Place Published: Paris
Publisher: Charles de Montmorency,
Date Published: 1608
Edition: 1st Edition
Binding: No binding
Charles de Montmorency, Duke of Damville (1537-1612). Document on vellum, Paris, 27 August 1608, 37 × 52 cm, 18 lines of text in a secretarial hand signed by Montmorency, folds, 4 holes affecting several lines, small split on the bottom right, otherwise good condition.
Brevet de capitaine garde des côtes de la Saâne, Quiberville et ses dépendances [environs de Dieppe], accordé par l’amiral de France, Charles de Montmorency-Damville, à Aymar de Manneville (1552/1617), capitaine de 50 hommes d’armes, qui fut bailli et gouverneur de Gisors. Il l’invite à user de la force en cas de nécessité en particulier pour lutter « contre toutes descentes, incursions d’ennemys ou de pyrates… ». / Certificate of captain guard of the coast of the Saâne, Quiberville and its dependencies [near Dieppe], granted by the admiral of France, Charles de Montmorency-Damville, to Aymar de Manneville (1552-1617), captain of 50 men of arms, who was bailiff and governor of Gisors. Montmorency invites de Manneville to use force in case of necessity, in particular to fight "against all raids, incursions by enemies or pirates".
Charles de Montmorency (1537-1612) was a French nobleman, Baron, later Duke of Damville. In the second part of the sixteenth century, Paris was largely dominated by what became known as the French Wars of Religion (1562–1598). Montmorency’s father was the head of the Catholic army against the Huguenots. Montmorency fought in these wars, which concluded with the Edict of Nantes and the reaffirmation of Catholicism as the official state religion with a significant degree of religious and political freedom to Protestants. In 1588, Montmorency returned to Paris, fought in the Battles of Arques and Caron, and in 1596 was appointed Admiral of France and Brittany. Montmorency was a chief supporter of Samuel de Champlain (ca. 1570-1635), the geographer and explorer whose mission was to establish a joint French and Native American agricultural and fur-trading colony in New France (Quebec). Champlain’s account of his first voyage to New France is entitled Des savvages ov Voyage de Samvel Champlain, De Brovage, fait en la France Nouuelle, l'an mil six cens trois (1603). It has a dedication to Montmorency. In 1608, the same year as the date as Montmorency’s certificate, Champlain founded the trading post that became Quebec City. Montmorency died in 1612, having never set foot in in the New World. A year after his death, Champlain named the Montmorency Falls and River in his honour. In July 1759, during the campaign to take all French possessions in Canada, British forces landed near the base of the waterfall and established a fortified camp on the heights to the east. The ensuing Battle of Montmorency (31 July 1759) saw the British, under General James Wolfe, repulsed and forced to evacuate their positions by French forces sent from Quebec City. Montmorency is also commemorated in the Montmorency Manoir, built in 1781 by Frederick Haldimand, governor general in chief of Canada, the county and town of Montmorency in Quebec, and Collège Montmorency.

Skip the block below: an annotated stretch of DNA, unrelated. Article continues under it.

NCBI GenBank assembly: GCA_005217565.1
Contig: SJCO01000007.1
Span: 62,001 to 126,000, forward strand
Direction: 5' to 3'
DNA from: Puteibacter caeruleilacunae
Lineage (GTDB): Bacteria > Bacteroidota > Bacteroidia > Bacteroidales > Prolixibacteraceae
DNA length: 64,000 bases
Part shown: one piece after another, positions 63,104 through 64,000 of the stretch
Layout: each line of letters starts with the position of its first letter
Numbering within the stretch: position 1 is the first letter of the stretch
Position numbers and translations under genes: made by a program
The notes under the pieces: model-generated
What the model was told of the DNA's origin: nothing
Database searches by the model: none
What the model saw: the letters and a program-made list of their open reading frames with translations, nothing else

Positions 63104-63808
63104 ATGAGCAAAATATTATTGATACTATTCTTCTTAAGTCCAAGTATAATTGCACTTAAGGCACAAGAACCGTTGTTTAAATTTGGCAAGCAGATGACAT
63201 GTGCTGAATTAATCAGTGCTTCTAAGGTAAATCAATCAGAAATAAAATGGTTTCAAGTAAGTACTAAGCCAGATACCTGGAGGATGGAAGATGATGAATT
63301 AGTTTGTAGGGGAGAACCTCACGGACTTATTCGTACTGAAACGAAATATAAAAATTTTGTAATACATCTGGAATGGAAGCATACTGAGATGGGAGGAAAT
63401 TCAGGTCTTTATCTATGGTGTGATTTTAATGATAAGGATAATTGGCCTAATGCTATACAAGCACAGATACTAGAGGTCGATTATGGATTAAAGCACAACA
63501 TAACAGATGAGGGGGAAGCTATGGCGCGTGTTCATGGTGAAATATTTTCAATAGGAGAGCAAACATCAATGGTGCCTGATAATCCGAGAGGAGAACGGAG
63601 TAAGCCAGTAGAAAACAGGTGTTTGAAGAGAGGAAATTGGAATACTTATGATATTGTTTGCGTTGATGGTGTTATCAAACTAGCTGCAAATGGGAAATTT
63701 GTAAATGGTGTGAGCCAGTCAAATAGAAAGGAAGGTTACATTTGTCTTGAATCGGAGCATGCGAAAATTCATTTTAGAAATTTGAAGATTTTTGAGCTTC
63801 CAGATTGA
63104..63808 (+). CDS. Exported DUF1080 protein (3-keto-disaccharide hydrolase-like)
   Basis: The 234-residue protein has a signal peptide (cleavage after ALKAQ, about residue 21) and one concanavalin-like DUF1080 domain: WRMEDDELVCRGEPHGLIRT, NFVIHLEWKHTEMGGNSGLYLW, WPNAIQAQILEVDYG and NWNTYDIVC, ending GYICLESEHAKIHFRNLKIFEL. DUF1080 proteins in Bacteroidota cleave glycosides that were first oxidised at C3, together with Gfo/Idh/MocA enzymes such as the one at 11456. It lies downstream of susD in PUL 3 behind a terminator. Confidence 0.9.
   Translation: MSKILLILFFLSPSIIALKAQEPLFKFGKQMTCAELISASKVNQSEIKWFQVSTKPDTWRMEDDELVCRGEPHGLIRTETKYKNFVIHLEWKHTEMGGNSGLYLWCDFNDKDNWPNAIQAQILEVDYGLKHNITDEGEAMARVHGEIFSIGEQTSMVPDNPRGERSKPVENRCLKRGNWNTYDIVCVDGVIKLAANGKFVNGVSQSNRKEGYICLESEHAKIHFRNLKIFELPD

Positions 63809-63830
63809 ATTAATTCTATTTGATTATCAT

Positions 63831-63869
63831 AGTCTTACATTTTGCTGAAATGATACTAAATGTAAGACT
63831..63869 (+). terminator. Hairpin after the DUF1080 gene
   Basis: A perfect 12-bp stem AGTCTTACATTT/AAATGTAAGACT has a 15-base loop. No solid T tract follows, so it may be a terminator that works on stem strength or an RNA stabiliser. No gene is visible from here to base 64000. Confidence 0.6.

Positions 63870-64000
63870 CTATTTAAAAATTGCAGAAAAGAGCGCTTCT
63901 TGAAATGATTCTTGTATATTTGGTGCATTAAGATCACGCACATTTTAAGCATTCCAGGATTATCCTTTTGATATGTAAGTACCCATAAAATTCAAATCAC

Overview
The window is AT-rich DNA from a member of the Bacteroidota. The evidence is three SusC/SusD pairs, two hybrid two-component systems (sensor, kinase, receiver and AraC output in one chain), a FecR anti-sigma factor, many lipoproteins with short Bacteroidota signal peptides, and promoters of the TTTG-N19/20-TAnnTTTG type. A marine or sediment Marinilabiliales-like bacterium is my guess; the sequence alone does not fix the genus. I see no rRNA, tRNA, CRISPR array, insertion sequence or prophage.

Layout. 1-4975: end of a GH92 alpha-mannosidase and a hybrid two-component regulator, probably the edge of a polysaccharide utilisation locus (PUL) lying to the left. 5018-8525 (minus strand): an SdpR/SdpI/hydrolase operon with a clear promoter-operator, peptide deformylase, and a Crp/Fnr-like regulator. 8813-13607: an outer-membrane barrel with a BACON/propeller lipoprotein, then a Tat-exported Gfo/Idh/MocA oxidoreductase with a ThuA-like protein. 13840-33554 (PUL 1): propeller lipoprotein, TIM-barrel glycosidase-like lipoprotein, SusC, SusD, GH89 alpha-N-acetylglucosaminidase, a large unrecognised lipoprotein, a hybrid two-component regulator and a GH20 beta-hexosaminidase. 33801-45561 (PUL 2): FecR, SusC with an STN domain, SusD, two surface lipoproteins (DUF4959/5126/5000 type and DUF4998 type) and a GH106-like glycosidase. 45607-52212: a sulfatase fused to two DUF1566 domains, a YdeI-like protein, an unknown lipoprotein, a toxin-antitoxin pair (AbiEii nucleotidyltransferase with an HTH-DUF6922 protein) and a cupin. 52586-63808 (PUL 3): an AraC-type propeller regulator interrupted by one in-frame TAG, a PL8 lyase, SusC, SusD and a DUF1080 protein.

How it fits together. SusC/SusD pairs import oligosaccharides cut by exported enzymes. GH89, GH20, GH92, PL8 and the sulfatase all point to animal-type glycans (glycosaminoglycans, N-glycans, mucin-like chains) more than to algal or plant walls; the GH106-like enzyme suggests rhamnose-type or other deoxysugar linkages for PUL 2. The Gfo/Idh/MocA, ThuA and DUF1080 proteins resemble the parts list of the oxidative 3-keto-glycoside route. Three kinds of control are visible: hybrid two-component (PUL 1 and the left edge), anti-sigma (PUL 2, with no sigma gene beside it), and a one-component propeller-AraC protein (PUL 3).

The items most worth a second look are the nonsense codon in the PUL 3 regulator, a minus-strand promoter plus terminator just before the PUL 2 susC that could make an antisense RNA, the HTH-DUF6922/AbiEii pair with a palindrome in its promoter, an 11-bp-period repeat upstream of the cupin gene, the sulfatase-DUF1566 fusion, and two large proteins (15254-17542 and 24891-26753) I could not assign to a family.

Collection on consignment with LDRB.
Good. Item #8468